In Acts 20.17 Paul travels to Miletus, and calls all the elders of the Ephesian church to him.
And from Miletus he sent to Ephesus, and called the elders of the church
There were a lot of elders in the church in Ephesus. Paul decided he wanted to separate the elders and teach them the Word – this was the first pastors and elders conference ever. In it, Paul gave some great instructions to the elders that all elders need to consider today.
According to historians, each of the elders in Ephesus would have looked after a group of Christians that met regularly in their house, they would have been appointed by the pastor of the church and put in place by the pastor. Notice: Paul didn’t go to Ephesus to address the elders, he went to Miletus. It’s 63 miles from Ephesus to Miletus, that’s not a short journey when you don’t have a Toyota and have to make the journey by foot or donkey. And Paul calls the elders.
The first amazing thing that has to be mentioned is that the elders came! Paul called the elders to make a 63 mile trip to a conference and they came. You see being an elder in a local church, hosting church in your house, is a sacred trust and requires people who love God, love God’s Word, and love the people of God. The essential quality of an elder is an attitude of humility that is prepared to travel to the elder’s conference. These weren’t people who struggled to get to the church meetings on a Sunday. These were people who knew they needed input and continual education and training to do their task. These were people who were fanatics.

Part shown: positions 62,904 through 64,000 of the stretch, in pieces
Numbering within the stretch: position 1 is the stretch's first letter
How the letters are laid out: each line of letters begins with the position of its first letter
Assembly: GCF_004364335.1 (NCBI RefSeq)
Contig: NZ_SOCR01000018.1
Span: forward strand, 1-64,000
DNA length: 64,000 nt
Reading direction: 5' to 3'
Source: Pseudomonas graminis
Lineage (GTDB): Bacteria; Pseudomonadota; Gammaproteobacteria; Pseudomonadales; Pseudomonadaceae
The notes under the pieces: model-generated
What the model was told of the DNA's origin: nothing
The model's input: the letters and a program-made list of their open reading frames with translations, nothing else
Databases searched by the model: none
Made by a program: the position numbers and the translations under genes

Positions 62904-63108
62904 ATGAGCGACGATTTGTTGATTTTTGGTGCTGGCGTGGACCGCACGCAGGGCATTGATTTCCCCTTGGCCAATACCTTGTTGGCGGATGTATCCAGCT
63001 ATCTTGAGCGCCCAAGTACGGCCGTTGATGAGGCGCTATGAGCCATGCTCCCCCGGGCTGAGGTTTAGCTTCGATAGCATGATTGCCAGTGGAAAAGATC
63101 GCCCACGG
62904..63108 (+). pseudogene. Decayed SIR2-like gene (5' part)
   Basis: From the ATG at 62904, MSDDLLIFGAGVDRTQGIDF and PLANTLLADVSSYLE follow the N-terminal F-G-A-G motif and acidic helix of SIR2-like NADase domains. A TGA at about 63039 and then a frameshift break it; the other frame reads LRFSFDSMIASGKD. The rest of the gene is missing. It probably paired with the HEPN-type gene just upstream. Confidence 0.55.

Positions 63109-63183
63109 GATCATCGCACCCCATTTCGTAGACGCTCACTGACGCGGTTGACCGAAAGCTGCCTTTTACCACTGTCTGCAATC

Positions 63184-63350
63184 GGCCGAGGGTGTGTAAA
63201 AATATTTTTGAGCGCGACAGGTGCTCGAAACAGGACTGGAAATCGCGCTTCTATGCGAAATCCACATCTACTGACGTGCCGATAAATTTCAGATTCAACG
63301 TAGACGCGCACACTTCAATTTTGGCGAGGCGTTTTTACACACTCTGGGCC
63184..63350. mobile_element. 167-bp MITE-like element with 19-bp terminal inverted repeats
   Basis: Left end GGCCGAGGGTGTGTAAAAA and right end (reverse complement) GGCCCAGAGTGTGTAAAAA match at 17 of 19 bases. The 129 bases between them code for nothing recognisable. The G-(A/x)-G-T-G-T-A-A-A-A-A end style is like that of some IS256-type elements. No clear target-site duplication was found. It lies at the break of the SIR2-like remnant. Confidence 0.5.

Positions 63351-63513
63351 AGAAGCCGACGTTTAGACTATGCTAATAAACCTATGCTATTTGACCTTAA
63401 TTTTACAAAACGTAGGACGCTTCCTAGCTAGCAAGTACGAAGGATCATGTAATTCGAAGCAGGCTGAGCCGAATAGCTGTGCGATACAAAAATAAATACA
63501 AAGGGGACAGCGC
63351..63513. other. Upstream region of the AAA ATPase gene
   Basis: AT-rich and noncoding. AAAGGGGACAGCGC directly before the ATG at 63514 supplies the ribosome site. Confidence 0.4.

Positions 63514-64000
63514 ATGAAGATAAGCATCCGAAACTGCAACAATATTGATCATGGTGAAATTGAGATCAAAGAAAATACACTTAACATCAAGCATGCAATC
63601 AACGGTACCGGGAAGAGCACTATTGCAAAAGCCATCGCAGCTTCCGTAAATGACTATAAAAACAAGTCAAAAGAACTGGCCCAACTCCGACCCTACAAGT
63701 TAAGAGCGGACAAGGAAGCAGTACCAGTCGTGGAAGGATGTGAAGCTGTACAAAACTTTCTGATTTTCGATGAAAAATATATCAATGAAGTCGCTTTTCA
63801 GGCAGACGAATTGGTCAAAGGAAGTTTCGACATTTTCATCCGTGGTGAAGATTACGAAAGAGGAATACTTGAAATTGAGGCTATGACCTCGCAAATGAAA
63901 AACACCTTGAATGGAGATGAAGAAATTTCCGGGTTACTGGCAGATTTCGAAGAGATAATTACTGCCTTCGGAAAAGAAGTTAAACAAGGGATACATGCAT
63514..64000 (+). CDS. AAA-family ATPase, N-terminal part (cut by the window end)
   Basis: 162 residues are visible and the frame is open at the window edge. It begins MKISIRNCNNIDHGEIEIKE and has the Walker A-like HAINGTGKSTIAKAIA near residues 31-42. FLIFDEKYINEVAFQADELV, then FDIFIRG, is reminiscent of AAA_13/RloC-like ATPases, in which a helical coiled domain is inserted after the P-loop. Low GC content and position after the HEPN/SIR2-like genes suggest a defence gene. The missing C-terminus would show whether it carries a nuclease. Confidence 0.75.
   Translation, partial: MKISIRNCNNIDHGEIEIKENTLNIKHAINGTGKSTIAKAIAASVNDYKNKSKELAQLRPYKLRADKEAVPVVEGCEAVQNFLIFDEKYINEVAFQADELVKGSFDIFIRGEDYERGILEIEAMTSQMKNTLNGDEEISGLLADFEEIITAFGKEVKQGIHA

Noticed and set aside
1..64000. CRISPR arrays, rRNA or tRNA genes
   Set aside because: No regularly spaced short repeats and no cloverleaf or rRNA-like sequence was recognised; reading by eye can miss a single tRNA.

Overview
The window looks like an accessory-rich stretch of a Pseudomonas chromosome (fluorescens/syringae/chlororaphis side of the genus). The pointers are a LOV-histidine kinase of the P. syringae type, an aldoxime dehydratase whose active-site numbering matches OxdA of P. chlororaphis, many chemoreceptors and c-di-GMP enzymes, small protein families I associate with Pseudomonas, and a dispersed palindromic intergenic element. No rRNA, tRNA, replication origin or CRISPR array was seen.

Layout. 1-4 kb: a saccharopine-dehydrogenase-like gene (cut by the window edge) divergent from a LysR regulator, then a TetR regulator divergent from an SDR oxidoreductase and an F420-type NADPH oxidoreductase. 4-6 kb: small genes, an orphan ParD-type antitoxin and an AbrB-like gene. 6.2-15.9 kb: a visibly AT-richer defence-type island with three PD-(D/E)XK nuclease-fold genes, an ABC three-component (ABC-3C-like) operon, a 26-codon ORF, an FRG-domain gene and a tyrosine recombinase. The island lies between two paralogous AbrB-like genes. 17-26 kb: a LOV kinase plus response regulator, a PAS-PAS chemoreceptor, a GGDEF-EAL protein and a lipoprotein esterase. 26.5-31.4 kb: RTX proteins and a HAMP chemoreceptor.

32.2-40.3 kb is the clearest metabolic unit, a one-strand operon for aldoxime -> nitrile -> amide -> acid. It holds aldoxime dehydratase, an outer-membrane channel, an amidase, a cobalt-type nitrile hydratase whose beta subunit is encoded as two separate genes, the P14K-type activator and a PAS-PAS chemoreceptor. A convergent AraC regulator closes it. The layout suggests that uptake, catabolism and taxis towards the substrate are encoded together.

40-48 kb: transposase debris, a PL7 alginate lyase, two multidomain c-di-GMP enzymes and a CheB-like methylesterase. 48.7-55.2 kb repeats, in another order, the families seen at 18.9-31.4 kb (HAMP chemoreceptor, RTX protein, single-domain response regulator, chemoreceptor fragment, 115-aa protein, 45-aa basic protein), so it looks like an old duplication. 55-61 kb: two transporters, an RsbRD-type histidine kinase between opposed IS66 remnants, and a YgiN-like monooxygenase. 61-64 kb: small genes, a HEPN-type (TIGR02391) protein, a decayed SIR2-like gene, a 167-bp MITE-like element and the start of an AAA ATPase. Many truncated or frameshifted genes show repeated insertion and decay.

If you take on the role of an elder in the local church, you have to be a bit of a fanatic. You have to be the kind of person who is willing to travel 63 miles on foot to be at the elder’s conference. Now I know a lot of people would say – of course I would travel 63 miles to hear Paul. But that’s only after 2000 years of knowing how successful his ministry was. The Ephesians saw Paul as the bloke who started the church, the travelling apostle who seems to get more attacks and more criticism than actual results. Yet, they knew he was worth travelling to hear because they were people who were spiritual fanatics. Good elders love their pastors and apostles, and they weren’t sitting around going “surely it’s easier for Paul to travel to us, rather than us all having to go to him… who does he think he is”… they were too busy thinking of the adventure of going to Miletus to hear the Word. That’s a good attitude for anyone to have, but it is essential for elders. Grumbling, selfish attitudes in elders will destroy a church. I wonder if Paul held the conference that far away just to see who would come. I think part of the reason was to get these guys away from the church to give them a rest as well as a conference, but I also reckon part of the reason was Paul was finding out where the elder’s hearts were.
When they arrived, Paul didn’t open up the Scriptures to them but rather started reminding them about his ministry and his life when he planted the church (vv. 18-19):
And when they had come to him, he said to them,
“You yourselves know, from the first day that I set foot in Asia, how I was with you the whole time,serving the Lord with all humility and with tears and with trials which came upon me through the plots of the Jews;